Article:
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Document Type:Latin Dissertation
Language of Document:English
Record Number:53634
Doc. No:TL23588
Call number:‭3220328‬
Main Entry:Gokhan Ozdemir
Title & Author:The role of contextual sensitivity in the conceptualization of forceGokhan Ozdemir
College:Arizona State University
Date:2006
Degree:Ph.D.
student score:2006
Page No:232
Abstract:This study focuses on students' knowledge structure coherence in the domain of force. In particular, the study attempts to resolve the conflicting results obtained by Ioannides and Vosniadou's study and diSessa, Gillespie, and Esterly's study regarding students' explanations about force at four different age levels. Ioannides and Vosniadou's study in Greece supported a theory-like perspective on students' knowledge structure coherence. diSessa et al.'s quasireplication in the United States resulted in conflicting results supporting a more fragmented elemental perspective. The authors of these studies suggested that differences in coding schemes or cultural/linguistic contexts may be at the heart of the conflicting results. The current study investigated coherency and fragmentation of students' knowledge structures by replicating the data collection of the earlier studies with a third population in a different cultural and linguistic context in Turkey using both coding schemes. This study was conducted with 32 students ranging in age from 4 to 16 years in the capital of Turkey, Ankara. Our "range of answers" analysis documented a broader range of force explanations than recorded in either of the original studies as well as several distinct force meanings not reported in the those studies. Our "coherency and fragmentation" analysis demonstrated that approximately 65% of the subjects' interpretations of force were fragmented according to both coding schemes. Furthermore, although switching between the two original coding schemes has no effect on these outcomes in the current study, the differences in the ideas expressed by the students in the current study in comparison to the students in the original studies provide support for the possible role of (1) sample populations differences, potentially resulting from different cultural/linguistic factors, and (2) coder differences in the interpretation/application of the coding schemes in the original studies.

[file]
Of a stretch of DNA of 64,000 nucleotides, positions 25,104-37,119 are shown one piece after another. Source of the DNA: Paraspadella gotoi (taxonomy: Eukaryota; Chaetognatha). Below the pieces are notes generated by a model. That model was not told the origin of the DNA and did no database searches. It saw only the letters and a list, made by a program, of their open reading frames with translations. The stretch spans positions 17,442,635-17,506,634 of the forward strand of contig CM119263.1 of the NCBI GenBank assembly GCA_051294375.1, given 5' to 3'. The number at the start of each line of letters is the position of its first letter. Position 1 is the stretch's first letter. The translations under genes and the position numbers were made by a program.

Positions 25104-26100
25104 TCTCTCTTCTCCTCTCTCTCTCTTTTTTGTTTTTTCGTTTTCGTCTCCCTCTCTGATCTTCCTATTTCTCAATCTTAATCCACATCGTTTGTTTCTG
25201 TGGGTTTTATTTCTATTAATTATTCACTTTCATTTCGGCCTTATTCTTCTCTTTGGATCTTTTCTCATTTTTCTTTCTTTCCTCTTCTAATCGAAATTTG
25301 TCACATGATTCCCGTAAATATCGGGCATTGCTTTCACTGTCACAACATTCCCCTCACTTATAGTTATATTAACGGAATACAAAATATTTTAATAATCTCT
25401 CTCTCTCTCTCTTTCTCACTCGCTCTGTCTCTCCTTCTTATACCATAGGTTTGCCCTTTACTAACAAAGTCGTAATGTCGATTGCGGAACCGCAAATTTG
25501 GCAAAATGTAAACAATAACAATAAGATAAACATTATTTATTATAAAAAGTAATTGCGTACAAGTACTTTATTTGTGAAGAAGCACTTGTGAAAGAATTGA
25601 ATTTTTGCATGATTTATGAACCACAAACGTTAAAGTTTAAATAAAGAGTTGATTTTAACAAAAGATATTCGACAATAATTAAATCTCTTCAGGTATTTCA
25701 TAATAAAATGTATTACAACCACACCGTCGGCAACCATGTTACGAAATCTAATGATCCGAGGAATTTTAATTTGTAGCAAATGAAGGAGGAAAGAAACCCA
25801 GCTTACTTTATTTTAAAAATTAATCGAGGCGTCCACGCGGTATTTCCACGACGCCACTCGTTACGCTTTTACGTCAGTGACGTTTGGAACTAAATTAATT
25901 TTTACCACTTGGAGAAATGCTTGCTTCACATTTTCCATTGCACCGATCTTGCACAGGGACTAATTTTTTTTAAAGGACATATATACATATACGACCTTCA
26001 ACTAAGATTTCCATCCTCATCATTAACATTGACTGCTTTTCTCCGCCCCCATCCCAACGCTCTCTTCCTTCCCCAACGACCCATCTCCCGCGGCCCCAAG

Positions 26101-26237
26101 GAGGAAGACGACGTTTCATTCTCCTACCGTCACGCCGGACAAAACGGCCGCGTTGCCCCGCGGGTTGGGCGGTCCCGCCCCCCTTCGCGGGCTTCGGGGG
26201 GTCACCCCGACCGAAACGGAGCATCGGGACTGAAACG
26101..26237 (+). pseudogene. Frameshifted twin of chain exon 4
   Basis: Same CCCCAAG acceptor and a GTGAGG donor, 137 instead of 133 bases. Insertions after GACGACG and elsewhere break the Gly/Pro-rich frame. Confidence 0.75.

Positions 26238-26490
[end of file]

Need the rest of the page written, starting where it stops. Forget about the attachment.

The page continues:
Subject:Education; Conceptualization; Contextual sensitivity; Force; Fragmentation; Science education; 0714:Science education
Added Entry:D. Clark
Added Entry:Arizona State University